Recruiting scandal sends waves through NCAA Basketball
November 29, 2017
The college basketball world has been rocked with allegations over the course of the last month. Many coaches have been arrested, athletic directors have resigned, and players have been suspended. Adidas, one of the leading brands for sporting goods throughout the country, has been implicated as being one of the causes for the illegal actions.
The scandal began in August, when according to ESPN, Louis Martin “Marty” Blazer III, a financial advisor from Pittsburgh, was accused of taking $2.35 million and using the money to invest in movie projects. This wasn’t the first time Blazer was investigated for financial allegations. In 2011, an NFL player filed a report stating that he lost $4 million due to Blazer’s mismanagement of his money. In 2015, Blazer was involved in an investigation of North Carolina’s football team and alleged improper cash payments given out to them. Documents from the U.S. Department of Justice state that he, “made payments and loans to NCAA athletes in order to induce those student-athletes to retain the defendant as a financial adviser.”
Blazer’s plea deal changed everything. He agreed to become a cooperating witness for the FBI and would provide the information that would spark this entire investigation.
A year prior, in the fall of 2016, Blazer was introduced to Rashan Michel, a former NBA referee who is now a tailor for many professional athletes. Soon after, Michel told Blazer that Auburn assistant coach Chuck Person needed money. In exchange for this money, Person would steer athletes towards Auburn to retain Blazer’s financial advisory services.
This would be just the start of the violations produced by numerous teams. Coaches from Arizona, Auburn, Louisville, Miami, Oklahoma State, and USC were all implicated according to ESPN. Chuck Person would be placed on leave. Louisville’s head coach Rick Pitino was fired and their athletic director, Tom Jurich, would resign. Arizona would suspend assistant coach Book Richardson. Oklahoma State fired assistant coach Lamont Evans. USC’s assistant coach Tony Bland would be placed on leave as well.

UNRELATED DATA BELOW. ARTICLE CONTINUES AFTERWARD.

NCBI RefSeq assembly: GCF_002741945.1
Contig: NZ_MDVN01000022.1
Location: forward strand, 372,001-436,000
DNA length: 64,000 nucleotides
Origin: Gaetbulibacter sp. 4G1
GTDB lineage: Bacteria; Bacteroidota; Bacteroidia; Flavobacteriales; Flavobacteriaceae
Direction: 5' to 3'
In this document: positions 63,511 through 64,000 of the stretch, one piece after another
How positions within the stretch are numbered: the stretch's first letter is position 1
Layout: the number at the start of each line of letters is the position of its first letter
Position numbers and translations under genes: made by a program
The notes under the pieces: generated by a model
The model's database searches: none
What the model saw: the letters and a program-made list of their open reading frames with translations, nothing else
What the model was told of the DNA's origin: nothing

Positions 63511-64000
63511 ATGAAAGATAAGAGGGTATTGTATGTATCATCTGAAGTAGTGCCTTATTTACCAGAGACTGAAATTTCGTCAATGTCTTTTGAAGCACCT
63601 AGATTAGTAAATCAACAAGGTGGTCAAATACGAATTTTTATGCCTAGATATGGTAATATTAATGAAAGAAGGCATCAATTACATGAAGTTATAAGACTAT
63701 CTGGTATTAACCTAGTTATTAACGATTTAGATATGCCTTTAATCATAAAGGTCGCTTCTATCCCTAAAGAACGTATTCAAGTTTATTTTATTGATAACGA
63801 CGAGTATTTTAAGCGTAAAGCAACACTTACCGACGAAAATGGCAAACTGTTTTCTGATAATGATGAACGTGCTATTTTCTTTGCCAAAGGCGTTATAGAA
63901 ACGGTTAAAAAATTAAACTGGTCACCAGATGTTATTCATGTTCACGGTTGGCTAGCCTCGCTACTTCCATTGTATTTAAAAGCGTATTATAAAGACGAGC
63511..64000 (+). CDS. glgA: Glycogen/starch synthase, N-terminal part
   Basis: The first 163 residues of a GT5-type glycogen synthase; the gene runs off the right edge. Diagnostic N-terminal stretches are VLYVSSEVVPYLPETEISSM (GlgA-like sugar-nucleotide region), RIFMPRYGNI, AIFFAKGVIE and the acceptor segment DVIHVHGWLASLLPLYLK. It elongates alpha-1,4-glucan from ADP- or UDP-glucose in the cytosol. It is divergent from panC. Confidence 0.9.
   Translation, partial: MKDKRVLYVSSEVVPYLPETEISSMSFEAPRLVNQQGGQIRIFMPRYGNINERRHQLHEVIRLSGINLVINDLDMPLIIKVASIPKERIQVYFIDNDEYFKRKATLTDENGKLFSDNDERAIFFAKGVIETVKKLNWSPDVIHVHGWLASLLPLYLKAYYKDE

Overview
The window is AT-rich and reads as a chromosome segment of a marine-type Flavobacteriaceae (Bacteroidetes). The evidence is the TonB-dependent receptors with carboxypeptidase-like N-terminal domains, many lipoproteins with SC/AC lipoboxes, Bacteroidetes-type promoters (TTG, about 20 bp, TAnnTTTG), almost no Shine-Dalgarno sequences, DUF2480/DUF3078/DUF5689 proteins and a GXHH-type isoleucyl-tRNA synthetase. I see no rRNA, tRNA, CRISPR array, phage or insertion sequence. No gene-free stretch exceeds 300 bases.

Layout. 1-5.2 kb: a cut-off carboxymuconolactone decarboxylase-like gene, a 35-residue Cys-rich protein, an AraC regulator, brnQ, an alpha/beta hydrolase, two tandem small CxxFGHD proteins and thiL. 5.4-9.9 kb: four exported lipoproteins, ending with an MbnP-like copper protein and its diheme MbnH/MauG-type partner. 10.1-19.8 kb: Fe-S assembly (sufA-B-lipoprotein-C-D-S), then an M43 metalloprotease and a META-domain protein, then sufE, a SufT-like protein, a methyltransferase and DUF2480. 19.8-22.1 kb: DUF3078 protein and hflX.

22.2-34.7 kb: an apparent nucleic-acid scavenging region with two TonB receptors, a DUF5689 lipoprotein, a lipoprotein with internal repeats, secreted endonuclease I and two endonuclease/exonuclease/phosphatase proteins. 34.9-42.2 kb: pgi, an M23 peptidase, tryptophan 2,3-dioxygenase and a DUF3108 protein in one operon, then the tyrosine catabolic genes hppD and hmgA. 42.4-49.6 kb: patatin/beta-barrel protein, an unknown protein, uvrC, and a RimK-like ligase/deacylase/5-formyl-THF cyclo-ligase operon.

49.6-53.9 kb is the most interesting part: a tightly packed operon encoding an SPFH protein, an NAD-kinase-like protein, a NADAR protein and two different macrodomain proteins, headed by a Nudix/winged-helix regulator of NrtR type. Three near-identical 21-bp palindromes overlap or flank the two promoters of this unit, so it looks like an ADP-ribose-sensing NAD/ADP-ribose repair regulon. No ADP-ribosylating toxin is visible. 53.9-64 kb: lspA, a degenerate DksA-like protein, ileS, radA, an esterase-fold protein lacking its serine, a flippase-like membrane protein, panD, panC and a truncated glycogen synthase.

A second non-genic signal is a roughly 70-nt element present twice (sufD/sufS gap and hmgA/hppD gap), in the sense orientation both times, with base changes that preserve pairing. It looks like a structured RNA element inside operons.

Louisville has faced the harshest media attention due to the scandal. Five star recruit, and current freshman Brian Bowen II, who is the cousin of former Michigan State standout and NBA player Jason Richardson and was raised in Saginaw, is the centerpiece of these infractions. Adidas, the company that sponsors all of Louisville’s athletics, allegedly siphoned $100,000 towards Bowen and his family. In exchange, he would commit to Louisville to play for their basketball team and allegedly sign with Adidas once he became a pro athlete.
Bowen was a presumed Spartan from the time he was born. The Spartans were still the favorites to win the recruiting battle for him as late as February, when he took an official visit there. Bowen even listed his top five teams at that time. Louisville was not included. In fact, Louisville wasn’t even known to be recruiting him until the few days before he committed to them in June.
Bowen was a promising athlete with star potential. Now, he is suspended and not playing for any NCAA team this season most likely. All because of the power of money leading to ignorant decisions.
The four men known to be involved in determining the conditions and way to pay out the money to the Bowens have all been arrested, James Gatto, the director of sports marketing at Adidas, is the most prominent figure of the group. Merl Code, another Adidas employee, Christian Dawkins, who runs a youth basketball team based in Saginaw, and Munish Sood, another money manager similar to Blazer. The group allegedly paid money to two other high school players.
Mr. Gilbert, the boys basketball coach at Milford, had doubts about Pitino before. “I’ve always thought he was shady before, now this has confirmed it.”
Many people wonder whether or not these recruiting “tactics” have always been present in college basketball. “I think it has been going on for a while; it’s predictable. After everything clears up and certain schools come up as clean or dirty, the clean schools, such as Michigan State or Michigan, will get a boost with recruits because people know their coaches are pure,” stated Gilbert.
For anyone who is an athlete potentially being recruited, Gilbert has advice for you. “Get to know your coaches and their programs. Make sure that you know you are being recruited for the right reasons and choose a school for the right reasons.”
The world of high school athletes can be changed drastically with one quick call or meeting after a game all from one motive: money. Many similar situations are probably present behind the scenes of college basketball today, yet will go unnoticed. Student-athletes could live a life of fame or a life of shame, it just depends what path they take.